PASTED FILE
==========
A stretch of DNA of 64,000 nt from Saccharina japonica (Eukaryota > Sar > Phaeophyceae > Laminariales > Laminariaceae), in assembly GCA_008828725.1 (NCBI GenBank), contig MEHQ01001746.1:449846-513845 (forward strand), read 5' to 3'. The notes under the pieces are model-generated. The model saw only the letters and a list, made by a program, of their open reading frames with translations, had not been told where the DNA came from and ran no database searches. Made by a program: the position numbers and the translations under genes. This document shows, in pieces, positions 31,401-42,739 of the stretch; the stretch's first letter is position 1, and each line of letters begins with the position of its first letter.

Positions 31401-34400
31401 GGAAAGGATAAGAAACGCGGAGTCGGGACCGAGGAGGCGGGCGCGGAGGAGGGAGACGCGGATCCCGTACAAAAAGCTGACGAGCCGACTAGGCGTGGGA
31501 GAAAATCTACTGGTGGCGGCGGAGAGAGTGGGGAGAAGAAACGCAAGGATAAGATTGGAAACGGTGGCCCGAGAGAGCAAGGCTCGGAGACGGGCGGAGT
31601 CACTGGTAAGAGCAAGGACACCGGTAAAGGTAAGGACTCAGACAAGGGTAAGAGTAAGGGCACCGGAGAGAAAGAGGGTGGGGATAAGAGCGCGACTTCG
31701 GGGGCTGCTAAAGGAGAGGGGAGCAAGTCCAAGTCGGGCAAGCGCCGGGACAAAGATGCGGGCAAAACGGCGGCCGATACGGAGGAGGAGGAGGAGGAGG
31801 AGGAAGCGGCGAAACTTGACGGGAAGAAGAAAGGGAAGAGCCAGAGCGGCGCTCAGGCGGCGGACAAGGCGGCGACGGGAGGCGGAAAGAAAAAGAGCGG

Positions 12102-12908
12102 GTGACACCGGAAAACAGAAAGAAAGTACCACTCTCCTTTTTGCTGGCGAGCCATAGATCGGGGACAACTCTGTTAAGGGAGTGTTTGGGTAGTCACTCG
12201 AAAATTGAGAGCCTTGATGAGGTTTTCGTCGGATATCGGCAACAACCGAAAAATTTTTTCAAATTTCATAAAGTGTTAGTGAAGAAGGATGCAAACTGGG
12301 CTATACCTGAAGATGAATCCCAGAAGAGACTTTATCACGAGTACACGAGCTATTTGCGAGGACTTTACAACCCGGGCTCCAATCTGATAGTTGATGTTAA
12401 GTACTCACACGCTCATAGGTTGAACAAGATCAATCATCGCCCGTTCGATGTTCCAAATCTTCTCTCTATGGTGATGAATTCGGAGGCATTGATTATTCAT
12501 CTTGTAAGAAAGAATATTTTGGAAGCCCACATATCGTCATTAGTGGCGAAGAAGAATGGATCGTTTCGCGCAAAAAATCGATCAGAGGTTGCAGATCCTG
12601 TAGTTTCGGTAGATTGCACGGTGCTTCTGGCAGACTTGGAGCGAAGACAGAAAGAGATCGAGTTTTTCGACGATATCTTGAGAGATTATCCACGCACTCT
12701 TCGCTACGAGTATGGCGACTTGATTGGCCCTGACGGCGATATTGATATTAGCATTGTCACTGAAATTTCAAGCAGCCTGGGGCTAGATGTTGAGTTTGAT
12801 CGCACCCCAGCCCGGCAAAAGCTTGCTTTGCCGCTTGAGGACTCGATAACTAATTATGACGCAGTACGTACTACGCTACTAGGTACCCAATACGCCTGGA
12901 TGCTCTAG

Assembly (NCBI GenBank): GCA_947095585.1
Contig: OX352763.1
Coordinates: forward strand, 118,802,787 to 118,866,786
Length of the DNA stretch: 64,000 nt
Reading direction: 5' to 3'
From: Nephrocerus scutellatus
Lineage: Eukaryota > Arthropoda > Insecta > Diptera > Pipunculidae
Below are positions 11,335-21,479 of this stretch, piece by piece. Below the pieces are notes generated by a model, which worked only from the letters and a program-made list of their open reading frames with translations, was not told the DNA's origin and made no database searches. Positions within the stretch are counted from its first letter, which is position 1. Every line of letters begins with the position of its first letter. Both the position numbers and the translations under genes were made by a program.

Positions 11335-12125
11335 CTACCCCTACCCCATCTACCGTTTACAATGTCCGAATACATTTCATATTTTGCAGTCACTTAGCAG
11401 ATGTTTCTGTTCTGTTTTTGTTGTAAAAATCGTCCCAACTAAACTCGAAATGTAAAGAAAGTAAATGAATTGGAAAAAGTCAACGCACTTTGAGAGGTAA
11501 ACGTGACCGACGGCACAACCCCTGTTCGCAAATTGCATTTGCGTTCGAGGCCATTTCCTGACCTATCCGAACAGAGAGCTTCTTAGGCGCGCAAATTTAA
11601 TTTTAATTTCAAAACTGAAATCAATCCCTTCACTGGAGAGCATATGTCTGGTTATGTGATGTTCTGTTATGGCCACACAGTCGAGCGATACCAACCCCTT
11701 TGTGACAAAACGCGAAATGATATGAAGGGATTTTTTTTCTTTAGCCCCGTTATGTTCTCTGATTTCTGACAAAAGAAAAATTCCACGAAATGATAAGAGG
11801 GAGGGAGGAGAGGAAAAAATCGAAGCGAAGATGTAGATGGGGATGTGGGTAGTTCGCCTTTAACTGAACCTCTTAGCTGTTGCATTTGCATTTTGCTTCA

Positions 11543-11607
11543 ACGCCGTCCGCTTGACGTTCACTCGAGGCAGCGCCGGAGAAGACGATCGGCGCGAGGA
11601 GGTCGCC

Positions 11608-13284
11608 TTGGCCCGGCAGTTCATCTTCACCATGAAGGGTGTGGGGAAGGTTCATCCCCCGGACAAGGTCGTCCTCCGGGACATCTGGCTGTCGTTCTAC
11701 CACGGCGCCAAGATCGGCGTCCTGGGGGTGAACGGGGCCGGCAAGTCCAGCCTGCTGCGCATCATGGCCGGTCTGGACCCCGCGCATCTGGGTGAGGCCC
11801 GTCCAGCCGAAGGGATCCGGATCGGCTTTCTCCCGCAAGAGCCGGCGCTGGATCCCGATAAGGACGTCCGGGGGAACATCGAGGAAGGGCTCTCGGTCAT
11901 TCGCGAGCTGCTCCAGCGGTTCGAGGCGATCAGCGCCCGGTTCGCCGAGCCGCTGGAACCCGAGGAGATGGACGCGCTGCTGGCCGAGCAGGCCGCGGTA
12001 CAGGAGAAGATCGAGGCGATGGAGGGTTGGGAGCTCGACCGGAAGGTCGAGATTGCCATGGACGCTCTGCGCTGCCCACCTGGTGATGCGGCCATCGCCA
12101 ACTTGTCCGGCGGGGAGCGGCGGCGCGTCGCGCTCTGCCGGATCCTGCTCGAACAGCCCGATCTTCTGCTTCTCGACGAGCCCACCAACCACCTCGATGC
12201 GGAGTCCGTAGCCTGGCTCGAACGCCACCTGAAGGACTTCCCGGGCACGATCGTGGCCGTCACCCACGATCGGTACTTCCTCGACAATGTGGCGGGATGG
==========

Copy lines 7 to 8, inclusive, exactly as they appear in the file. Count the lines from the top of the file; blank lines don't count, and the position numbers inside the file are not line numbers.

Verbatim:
31801 AGGAAGCGGCGAAACTTGACGGGAAGAAGAAAGGGAAGAGCCAGAGCGGCGCTCAGGCGGCGGACAAGGCGGCGACGGGAGGCGGAAAGAAAAAGAGCGG

Positions 12102-12908